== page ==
The government does not currently offer official guidance or advice on physical activity before vaccination.
Previous research has found that exercise immediately prior to being vaccinated has increased immunity against a range of diseases, most notably flu and pneumococcus, due to the changes that exercise creates at a cellular level.
This new study, which is supported by Leeds Teaching Hospitals NHS Foundation Trust, will explore the effects of a single exercise session prior to booster vaccine at both antibody and cellular level, and whether it would be feasible to roll out interventions on a large scale.
Dr Markos Klonizakis, project lead and Reader in clinical physiology at Sheffield Hallam University, said: “If an annual Covid-19 booster vaccination becomes the norm, it is worthwhile exploring the ways in which this immunity can be further enhanced. We know that a short bout of exercise helps to increase vaccine immunity against other diseases, so it would be really valuable to understand if this is also the case with the Covid-19 vaccine. We won’t be able to achieve this without people volunteering to take part in this study, so if you have your booster jab planned in the near future and wish to help, please do get in touch.”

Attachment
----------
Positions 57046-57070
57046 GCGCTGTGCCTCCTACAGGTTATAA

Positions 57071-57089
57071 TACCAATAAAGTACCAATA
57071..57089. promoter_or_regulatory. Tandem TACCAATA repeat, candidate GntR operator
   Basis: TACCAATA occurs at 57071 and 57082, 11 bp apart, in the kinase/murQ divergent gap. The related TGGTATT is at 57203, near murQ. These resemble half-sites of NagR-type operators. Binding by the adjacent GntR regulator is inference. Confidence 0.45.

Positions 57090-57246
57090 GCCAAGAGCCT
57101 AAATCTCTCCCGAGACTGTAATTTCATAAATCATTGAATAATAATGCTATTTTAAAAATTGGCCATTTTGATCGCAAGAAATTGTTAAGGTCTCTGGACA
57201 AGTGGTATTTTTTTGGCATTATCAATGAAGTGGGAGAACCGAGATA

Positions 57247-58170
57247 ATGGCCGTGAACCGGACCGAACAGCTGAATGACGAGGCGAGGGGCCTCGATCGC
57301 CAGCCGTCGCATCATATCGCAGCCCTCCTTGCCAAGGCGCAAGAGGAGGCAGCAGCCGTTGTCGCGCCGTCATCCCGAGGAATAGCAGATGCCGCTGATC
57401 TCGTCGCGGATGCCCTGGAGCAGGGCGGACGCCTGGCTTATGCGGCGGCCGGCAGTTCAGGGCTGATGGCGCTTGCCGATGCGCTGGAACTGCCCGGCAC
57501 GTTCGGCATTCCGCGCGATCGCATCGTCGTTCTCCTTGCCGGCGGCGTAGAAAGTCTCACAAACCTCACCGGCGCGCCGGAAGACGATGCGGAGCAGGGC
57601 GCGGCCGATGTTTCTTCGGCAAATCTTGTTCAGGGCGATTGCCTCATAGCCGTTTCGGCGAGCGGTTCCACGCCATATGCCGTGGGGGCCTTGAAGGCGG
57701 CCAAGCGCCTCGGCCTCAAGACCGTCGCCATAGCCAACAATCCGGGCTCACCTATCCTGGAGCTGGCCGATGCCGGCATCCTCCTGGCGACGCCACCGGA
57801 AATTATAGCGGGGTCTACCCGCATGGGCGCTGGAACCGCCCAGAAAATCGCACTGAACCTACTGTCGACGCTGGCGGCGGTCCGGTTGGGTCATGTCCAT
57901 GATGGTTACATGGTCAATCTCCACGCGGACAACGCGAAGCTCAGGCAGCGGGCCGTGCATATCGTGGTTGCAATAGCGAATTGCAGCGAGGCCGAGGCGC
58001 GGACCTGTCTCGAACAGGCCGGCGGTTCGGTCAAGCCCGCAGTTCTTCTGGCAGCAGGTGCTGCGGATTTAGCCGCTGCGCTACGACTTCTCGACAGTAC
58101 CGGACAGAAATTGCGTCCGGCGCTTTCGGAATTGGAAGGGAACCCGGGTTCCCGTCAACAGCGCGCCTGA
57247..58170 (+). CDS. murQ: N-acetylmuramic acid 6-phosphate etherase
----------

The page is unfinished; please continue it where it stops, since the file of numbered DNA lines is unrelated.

Adults aged over 40 and due to have their booster vaccine are encouraged to come forward to take part in the study. Those who have previously contracted Covid-19 and awaiting their booster jab are welcome to volunteer to take part.
Participants will be divided into four groups and asked to follow a range of exercise protocols, including high and moderate intensity training, and resistance training. Immunity levels will be assessed prior to vaccination, and two- and 12-weeks post vaccination.
People living in Sheffield or Leeds who would like to know more about the study are encouraged to contact Tom Parkington (firstname.lastname@example.org, 01142253925) before the end of March 2022.